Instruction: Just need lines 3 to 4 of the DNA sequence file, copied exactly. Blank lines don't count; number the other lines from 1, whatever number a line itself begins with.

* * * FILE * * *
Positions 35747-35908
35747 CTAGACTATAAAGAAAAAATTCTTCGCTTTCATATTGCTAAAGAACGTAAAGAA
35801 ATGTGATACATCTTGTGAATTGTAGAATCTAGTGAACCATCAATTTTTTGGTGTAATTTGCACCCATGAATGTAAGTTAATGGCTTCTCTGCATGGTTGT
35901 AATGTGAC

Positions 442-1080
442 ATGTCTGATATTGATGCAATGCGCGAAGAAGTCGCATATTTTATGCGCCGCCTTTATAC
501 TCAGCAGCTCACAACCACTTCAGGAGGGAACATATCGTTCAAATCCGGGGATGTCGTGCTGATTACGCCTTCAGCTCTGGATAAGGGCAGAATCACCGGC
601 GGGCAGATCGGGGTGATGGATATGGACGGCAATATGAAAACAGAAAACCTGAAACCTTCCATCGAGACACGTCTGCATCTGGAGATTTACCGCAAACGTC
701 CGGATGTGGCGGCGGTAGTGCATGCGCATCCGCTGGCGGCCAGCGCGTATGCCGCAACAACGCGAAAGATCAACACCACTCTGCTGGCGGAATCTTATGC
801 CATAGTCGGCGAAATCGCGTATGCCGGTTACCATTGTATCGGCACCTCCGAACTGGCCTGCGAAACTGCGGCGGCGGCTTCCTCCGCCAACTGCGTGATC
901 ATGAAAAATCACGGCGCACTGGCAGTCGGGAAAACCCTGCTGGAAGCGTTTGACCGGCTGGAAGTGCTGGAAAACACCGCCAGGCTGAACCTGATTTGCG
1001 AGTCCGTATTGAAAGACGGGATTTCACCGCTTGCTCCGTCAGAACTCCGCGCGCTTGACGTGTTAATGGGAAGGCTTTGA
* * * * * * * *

35801 ATGTGATACATCTTGTGAATTGTAGAATCTAGTGAACCATCAATTTTTTGGTGTAATTTGCACCCATGAATGTAAGTTAATGGCTTCTCTGCATGGTTGT
35901 AATGTGAC